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My four-hour lunch with two Yapese leaders

Elizabeth, me and LeonaStuck in immigration at 2am without the proper forms, I knew that Elizabeth (V.P. of the Women's Council of Yap), Leona (Head of Woman's Affairs for Yap), and I would have interesting stories to tell about the airport in Palau.  But I didn’t know our lunch the next day would be so fascinating.  Here is just a little of what I learned:

Yapese children are born as a spirit, not human, and they only become human once their family has decided on their name, anytime from age 2 weeks to 12 months.  When the family has decided on the name, it is the father’s oldest sister who first tells the baby “You will be called – .”  The paternal aunt has this role, because if anything happens to the parents, she will be in charge of raising the child.

If a mother dies during child birth, she immediately become a witch, and there is a risk she might take the baby from the earth if the baby is still just a spirit and has not been given a name.  During this time when the baby is not named, all of the family must protect the baby from the witch, which includes never allowing the baby to sleep in the dark – there must be a light or burning candle to keep the witch away.  When the baby is finally given a name, she becomes human and is safe from the witch.

A village typically has 3-8 families and is led by a chief.  Each family is given a role within the village (Peacekeeper, or Food Gatherer, or Facilitator, etc.), and each village is given a role within the district.  For example, if someone from a different village walks into someone else’s village at night without a light in order to identify himself, it is assumed he is a criminal and he would be at risk for being attacked and killed by the villagers; if, however, he knows which home is that of the Peacekeeper and he reaches that property, then he is safe and can not be attacked.  The next day, someone from that Peacekeeper home will escort him back to his village, where he, his family, and his entire village will be shamed by the other villages for having entered that village improperly.

In years past, the chief of each village was not “above” the other villagers and often did not have more land or wealth; he was considered “nothing” without his villagers and often made himself available immediately to address any important issues.  Both women told me that their fathers had each been the chiefs of their respective villages.  They said that when they were kids they were often jealous of other villagers, because their fathers would interrupt any family – even birthday celebrations - if someone in the village needed their father’s help. 

People born on the outer islands of Yap - which stretch from 100-500 miles away - are called “outer islanders” and are considered children.  Yes, children.  (Earlier in the week I had met various outer islanders who explained how they can only get low-paying jobs in the service industry – nothing in any type of office or leadership role.) Even as adults, they are considered children and are given no voice in deciding policies and resolving disputes.  It is the role of the “main islanders” to “take care of" the outer islanders.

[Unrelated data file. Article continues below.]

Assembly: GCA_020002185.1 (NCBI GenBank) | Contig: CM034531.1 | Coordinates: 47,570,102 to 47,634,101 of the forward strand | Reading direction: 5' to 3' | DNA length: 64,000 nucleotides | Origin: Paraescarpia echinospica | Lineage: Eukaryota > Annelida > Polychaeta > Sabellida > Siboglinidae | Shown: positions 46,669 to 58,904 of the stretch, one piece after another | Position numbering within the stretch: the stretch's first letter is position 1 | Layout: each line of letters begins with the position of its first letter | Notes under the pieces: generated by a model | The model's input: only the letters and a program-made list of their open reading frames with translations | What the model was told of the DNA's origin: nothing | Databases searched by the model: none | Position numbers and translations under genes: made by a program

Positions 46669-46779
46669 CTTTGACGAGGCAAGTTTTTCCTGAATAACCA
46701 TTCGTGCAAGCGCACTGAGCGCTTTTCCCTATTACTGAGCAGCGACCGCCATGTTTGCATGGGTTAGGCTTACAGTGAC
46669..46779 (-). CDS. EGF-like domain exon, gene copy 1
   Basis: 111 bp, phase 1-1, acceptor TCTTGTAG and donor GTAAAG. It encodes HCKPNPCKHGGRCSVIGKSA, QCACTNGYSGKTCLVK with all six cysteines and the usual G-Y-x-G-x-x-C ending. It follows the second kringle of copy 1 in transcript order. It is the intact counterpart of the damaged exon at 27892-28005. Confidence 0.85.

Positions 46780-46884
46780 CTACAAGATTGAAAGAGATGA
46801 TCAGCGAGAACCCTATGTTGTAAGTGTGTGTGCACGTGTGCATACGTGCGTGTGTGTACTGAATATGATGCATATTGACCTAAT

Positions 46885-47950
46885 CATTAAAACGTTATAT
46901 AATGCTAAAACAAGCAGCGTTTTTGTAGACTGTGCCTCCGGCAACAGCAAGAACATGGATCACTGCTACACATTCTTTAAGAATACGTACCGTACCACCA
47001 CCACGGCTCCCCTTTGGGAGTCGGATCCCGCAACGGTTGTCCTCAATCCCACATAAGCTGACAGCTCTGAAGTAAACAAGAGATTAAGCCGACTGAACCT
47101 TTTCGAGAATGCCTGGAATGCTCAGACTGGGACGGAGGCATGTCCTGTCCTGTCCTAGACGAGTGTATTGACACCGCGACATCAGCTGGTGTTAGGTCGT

Discussion of the different cultures within each of the Western Pacific Countries and Commonwealths – from Yap and the Federated States of Micronesia, to the Marshall Islands, Palau, Guam, Northern Marianas and Saipan – always comes back to World War II and the strong U.S. involvement that lasts to this day.

Prior to World War II, 55,000 people lived on the three main islands of Yap.  After mass casualties at the hands of the Japanese, only 3,000 people survived.  The surviving families and villages chose to spread out across the island in order to re-populate it and move forward.  Today only 10,000 people live on the main islands, which is quite lower than would be expected given the size of families.  Many youth leave at 18 to study at universities abroad – from Australia to Guam and the United States – and only some of them return.  Chiefs now see themselves as “above” the other villagers, which both women blamed on the influence of other countries’ cultures having a negative impact on Yapese culture.  They now have to lock their front doors when they leave, which they did not have to do as children (sound familiar?).

The Federated States of Micronesia (which includes Yap, Chuuk, Kosrae and Pohnpei) has a president and a unicameral legislature consisting of 14 Representatives, all of whom are men.  A recent bill was written to create an “at large” seat in the House to be reserved for a woman.  Both of my lunchmates are against this bill – and I totally agreed with them – because they said there is nothing in the constitution that prevents women from running, and they have been fighting so hard for gender equality that a seat like this would be seen as a token seat – a pat on the head for women – implying that women don’t have what it takes to win an election outright.

When the citizens of Micronesia eventually elect their first woman to office, I will not be surprised if it’s either of the women I had lunch with that day.  Even now – three days later – I’m still running all four hours of the conversation through my head.  As we walked out of the restaurant, one of them asked me “So what do you do?” to which I laughed, realizing I had done all the listening and asking and hadn’t told them much about me (which I’m usually quite good at doing).  But it reminded me of the old saying: “I always learn more by listening than by talking.”

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